This blog continues my commentary of Isaiah using the Complete Jewish Bible
During the days of Achaz the son of Yotam, the son of ‘Uziyahu, king of Y’hudah, Retzin the king of Aram and Pekach the son of Remalyah, king of Isra’el, advanced on Yerushalayim to attack it but were unable to conquer it. 2 It was told to the house of David that Aram and Efrayim had become allies. Achaz’s heart began to tremble, as did the hearts of his people, like forest trees shaken by the wind.
3 Then The Lord said to Yesha‘yahu, “Go out now to meet Achaz, you and your son Sh’ar Yashuv, at the end of the aqueduct from the Upper Pool, on the road to the Launderers’ Field; 4 and say to him, ‘Take care to stay calm and unafraid; don’t be demoralized by these two smoldering stumps of firewood, by the blazing anger of Retzin and Aram or the son of Remalyah; 5 or because Aram, Efrayim and the son of Remalyah have been plotting against you, thinking, 6 “We will invade Y’hudah, tear it apart, divide it among ourselves and appoint the son of Tav’el as king there.”
7 “‘This is what The Lord God says:
“It won’t occur, it won’t happen.
8 For the head of Aram is Dammesek,
and the head of Dammesek Retzin.
In sixty-five years Efrayim will be broken
and will cease to be a people.
9 The head of Efrayim is Shomron,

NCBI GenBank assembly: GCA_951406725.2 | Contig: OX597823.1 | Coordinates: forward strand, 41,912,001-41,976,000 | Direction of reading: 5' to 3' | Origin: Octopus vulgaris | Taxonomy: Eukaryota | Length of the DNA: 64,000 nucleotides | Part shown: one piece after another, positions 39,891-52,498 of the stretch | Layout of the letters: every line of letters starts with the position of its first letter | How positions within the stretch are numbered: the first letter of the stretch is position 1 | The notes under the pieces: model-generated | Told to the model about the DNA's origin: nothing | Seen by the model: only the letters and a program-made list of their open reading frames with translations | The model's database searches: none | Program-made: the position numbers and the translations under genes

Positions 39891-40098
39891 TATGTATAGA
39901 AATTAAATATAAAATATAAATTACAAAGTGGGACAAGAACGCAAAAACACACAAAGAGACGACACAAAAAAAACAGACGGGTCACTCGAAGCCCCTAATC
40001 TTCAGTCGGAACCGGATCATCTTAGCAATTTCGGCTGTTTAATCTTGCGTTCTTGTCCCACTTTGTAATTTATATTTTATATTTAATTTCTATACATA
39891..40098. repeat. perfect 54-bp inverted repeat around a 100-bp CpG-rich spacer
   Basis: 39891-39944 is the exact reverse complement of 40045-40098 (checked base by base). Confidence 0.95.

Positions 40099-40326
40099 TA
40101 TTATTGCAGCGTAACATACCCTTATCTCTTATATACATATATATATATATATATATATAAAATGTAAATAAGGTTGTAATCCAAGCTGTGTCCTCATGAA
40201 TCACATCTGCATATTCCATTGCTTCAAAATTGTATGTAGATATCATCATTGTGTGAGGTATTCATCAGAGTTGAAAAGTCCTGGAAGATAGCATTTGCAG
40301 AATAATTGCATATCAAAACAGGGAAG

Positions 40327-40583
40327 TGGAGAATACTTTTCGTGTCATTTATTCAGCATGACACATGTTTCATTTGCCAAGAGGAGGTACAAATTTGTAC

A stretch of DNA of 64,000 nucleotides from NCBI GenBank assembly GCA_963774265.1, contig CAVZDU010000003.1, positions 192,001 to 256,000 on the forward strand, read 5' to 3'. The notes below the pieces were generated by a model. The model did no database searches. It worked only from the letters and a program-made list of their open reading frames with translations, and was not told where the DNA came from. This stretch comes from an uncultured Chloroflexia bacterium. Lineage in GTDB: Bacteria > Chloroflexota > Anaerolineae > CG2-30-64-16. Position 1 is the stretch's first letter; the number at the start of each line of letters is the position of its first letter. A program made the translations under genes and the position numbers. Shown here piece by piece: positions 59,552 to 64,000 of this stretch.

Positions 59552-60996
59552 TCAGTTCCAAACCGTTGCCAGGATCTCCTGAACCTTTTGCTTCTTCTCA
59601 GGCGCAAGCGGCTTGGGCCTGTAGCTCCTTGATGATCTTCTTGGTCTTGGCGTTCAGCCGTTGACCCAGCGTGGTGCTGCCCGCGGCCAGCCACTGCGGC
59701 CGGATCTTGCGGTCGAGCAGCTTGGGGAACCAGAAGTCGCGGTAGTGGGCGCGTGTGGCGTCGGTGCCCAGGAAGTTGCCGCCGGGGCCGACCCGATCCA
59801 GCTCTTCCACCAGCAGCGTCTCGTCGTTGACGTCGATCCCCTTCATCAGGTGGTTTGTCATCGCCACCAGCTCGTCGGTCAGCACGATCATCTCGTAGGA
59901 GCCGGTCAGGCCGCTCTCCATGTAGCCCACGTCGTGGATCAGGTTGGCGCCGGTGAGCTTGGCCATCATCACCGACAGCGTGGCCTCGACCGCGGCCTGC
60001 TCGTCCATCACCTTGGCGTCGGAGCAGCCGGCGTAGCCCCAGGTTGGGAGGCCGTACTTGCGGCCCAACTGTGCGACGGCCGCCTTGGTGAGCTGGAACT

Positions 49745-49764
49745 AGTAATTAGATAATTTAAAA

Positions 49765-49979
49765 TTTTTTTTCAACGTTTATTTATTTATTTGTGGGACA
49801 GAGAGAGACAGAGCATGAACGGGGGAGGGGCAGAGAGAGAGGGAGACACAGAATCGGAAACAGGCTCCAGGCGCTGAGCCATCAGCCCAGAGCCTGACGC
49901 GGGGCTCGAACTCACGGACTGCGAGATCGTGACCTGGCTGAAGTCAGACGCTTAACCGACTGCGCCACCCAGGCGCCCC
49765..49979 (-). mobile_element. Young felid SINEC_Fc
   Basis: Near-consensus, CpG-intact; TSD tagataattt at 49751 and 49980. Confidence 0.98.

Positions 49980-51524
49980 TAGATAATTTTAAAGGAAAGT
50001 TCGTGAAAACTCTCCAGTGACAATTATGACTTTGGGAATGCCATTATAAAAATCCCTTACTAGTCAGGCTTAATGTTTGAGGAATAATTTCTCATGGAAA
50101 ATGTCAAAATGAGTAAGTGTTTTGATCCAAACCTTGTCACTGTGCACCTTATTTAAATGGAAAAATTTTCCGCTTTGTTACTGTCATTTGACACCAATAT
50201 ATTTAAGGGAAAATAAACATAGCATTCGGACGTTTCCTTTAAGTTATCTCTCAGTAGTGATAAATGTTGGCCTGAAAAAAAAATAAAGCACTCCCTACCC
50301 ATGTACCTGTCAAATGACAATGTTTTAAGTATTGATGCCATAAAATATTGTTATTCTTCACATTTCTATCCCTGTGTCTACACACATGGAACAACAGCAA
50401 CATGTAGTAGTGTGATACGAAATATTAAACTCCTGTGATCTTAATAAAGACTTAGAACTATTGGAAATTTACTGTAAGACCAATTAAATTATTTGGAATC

and the head of Shomron is the son of Remalyah.
Without firm trust
you will fall to dust.”’
10 The Lord spoke again to Achaz; he said, 11 “Ask The Lord your God to give you a sign. Ask it anywhere, from the depths of Sh’ol to the heights above.” 12 But Achaz answered, “I won’t ask, I won’t test The Lord.”
13 Then the prophet said,
“Listen here, house of David!
Is trying people’s patience
such a small thing for you
that you must try the patience
of my God as well?
14 Therefore the Lord himself
will give you people a sign:
the young woman will become pregnant,
bear a son and name him ‘Immanu El’, God is with us,
15 By the time he knows enough
to refuse evil and choose good,
he will have to eat wartime rations,
curdled milk and wild honey.
16 Yes, before the child knows enough
to refuse evil and choose good,
the land whose two kings you dread
will be left abandoned.